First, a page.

2. ^ "2012 Portland Timbers Media Guide (pg 188)". 
  3. ^ a b "PGE Park would have similar capacity under soccer remodel, designers say". The Oregonian. September 22, 2009. Retrieved 18 April 2011. 
  4. ^ a b Orr, Michael A. (December 31, 2013). "Timbers Expanding Width of Field to 75 Yards". Retrieved Jan 1, 2014. 
  5. ^ "Multnomah Stadium Acquisition Bonds" (PDF). pdxcityclub.org. November 8, 1966. Retrieved April 21, 2012. 
  6. ^ a b Consumer Price Index (estimate) 1800–2014. Federal Reserve Bank of Minneapolis. Retrieved February 27, 2014.
  7. ^ Multnomah County OR Archives Biographies – Hansen, L. W.
  8. ^ October 9, 1926: Multnomah Civic Stadium is Dedicated
  9. ^ a b Goldberg, Jamie (February 10, 2014). "Portland Timbers to rename their stadium Providence Park". The Oregonian. Retrieved February 10, 2014. 
  10. ^ "Vikings Play At Jeld-Wen Field In 2011". 
  11. ^ "PGE Park renamed Jeld-Wen Field". 
  12. ^ http://www.portlandtimbers.com/stadium-renovation
  13. ^ "Kurt Russell Minor League Statistics & History". Baseball-Reference.com. Sports Reference LLC. Retrieved 13 February 2014. 
  14. ^ "Portland Beavers Moving to Tucson". 
  15. ^ Larabee, Mark (May 29, 2009). "Beavers Must Move Out of PGE Park, League Says". The Oregonian. Retrieved 2009-09-13. 
  16. ^ a b c "Civic Stadium". Oregon Historical Society. Retrieved April 27, 2011. 
  17. ^ a b Quick, Jason (February 11, 2014). "Issues and Answers: No matter what the stadium is called, Providence Park is a place where memories are made". The Oregonian. Retrieved 2014-08-08-07. It was built in 1926 by what is now the Multnomah Athletic Club for $502,000 and called Multnomah Civic Stadium. In 1966, it was sold to the city of Portland for $2.1 million, and became known as Civic Stadium. In 2001, it became PGE Park and in 2011 Jeld-Wen Field.  Check date values in: |accessdate= (help)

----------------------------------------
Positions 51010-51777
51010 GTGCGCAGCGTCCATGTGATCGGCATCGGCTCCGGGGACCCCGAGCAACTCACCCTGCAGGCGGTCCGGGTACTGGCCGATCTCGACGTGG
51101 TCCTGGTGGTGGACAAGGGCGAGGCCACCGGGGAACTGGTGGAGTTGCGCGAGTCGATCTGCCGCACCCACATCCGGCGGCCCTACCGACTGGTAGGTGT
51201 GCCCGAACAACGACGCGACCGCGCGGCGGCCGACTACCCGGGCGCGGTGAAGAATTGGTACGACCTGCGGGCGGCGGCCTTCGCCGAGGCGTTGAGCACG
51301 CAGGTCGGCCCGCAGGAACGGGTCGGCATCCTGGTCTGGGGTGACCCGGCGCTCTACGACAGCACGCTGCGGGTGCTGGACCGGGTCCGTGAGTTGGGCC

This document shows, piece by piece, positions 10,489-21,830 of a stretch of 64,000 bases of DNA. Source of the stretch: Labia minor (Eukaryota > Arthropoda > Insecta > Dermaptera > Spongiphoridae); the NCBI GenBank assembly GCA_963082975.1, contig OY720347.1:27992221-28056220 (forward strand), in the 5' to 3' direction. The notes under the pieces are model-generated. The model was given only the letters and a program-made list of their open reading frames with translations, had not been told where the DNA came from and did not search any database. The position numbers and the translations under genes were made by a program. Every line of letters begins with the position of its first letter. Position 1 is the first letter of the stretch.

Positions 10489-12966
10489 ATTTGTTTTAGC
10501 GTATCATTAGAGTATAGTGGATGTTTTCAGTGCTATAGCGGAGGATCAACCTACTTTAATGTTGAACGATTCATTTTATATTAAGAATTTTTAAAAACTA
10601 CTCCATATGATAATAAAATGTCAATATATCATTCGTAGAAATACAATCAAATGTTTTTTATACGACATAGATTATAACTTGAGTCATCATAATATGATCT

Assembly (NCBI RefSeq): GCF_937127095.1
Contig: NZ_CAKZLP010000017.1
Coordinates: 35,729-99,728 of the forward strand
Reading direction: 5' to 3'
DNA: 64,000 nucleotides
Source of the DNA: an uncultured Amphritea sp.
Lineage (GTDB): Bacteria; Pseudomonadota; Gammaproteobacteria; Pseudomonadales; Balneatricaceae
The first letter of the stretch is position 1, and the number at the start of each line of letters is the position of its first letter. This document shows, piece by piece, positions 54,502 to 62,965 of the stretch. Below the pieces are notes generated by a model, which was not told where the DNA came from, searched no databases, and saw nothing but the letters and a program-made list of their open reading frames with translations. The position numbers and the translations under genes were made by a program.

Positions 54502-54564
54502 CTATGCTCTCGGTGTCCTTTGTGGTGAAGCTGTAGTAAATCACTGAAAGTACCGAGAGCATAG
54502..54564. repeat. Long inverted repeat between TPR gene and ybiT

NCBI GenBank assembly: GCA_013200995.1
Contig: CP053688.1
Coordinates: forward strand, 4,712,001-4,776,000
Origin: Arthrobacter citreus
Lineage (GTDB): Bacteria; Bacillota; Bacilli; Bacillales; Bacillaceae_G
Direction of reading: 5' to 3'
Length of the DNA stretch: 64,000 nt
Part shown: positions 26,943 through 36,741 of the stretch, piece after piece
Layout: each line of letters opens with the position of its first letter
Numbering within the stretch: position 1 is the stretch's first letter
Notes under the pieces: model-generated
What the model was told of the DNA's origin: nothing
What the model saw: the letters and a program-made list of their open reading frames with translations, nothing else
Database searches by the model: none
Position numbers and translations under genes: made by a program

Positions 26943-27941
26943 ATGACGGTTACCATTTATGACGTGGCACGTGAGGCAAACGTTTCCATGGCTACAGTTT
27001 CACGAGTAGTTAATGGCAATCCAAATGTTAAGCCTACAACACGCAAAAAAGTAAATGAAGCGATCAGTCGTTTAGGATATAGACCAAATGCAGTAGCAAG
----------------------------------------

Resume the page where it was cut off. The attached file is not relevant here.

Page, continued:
18. ^ a b "Timbers rename home stadium JELD-WEN Field" (Press release). Portland Timbers. March 14, 2011. Retrieved April 27, 2011. 
  19. ^ Larabee, Mark (June 24, 2009). "Major League Soccer plan still alive as Portland council endorses latest plan". The Oregonian. Retrieved June 25, 2009. 
  20. ^ Haberman, Margaret (July 23, 2009). "$31 million PGE Park renovation passes 4–1". The Oregonian. Retrieved April 18, 2011. 
  21. ^ Jug, Helen (August 5, 2009). "Vision for PGE Park: A place that says 'soccer'". The Oregonian. Retrieved April 18, 2011. 
  22. ^ "Lighthouse and TS Sports Make an Impact with LED Video at Portland's Jeld Wen Field". May 17, 2011. Retrieved 21 August 2011. 
  23. ^ Neves, Randy (March 3, 2011). "PGE Park project $5 million over budget". KGW. Retrieved July 2, 2011. 
  24. ^ Arnold, Geoffrey C. (August 28, 2012). "Portland Timbers to widen field for 2013 season". Retrieved Jan 7, 2013. 
  25. ^ Arnold, Geoffrey C. (July 11, 2013). "Portland to host 2014 MLS All-Star Game". The Oregonian. Retrieved July 11, 2013. 
  26. ^ "Portland to host 2014 All Star Game". StadiaDirectory.com. Retrieved 2013-07-11. 
  27. ^ "OSU in Portland". Kyle Odegard. Retrieved 2009-06-23. 
  28. ^ The Portland Beavers. Arcadia Publishing, page 82. August 2004. ISBN 978-0-7385-3266-0. Retrieved 2009-06-23. 
  29. ^ Bachman, Rachel (August 12, 2006). "An effort at de-fence worth remembering". The Oregonian. Retrieved 2007-01-21. 
  30. ^ a b http://www.elvispresleymusic.com.au/pictures/1957_september_2_portland.html
  31. ^ a b http://www.scottymoore.net/portland57.html
  32. ^ "Weber State football: Wildcats earn record-setting win". Associated Press. 2007-10-28. Retrieved 2007-10-29. [dead link]
  33. ^ http://www.oregonlive.com/movies/index.ssf/2009/07/leverage_turns_portland_into_b.html
  34. ^ a b c d Balas, Monique (April 11, 2011). "Jeld-Wen Field crews take care of feral cat colony while getting ready for the Portland Timbers". The Oregonian. Retrieved April 11, 2011. 
  35. ^ a b c Palahniuk, Chuck (2003). Fugitives and Refugees: A Walk in Portland, Oregon. New York: Crown Journeys. pp. 153–155. ISBN 1-4000-4783-8. 
  36. ^ Hunt, John (June 12, 2009). "Portland Beavers' Ken Puckett nearing milestone (1,000 consecutive events) for durability". The Oregonian. Retrieved April 11, 2011. 

External links[edit]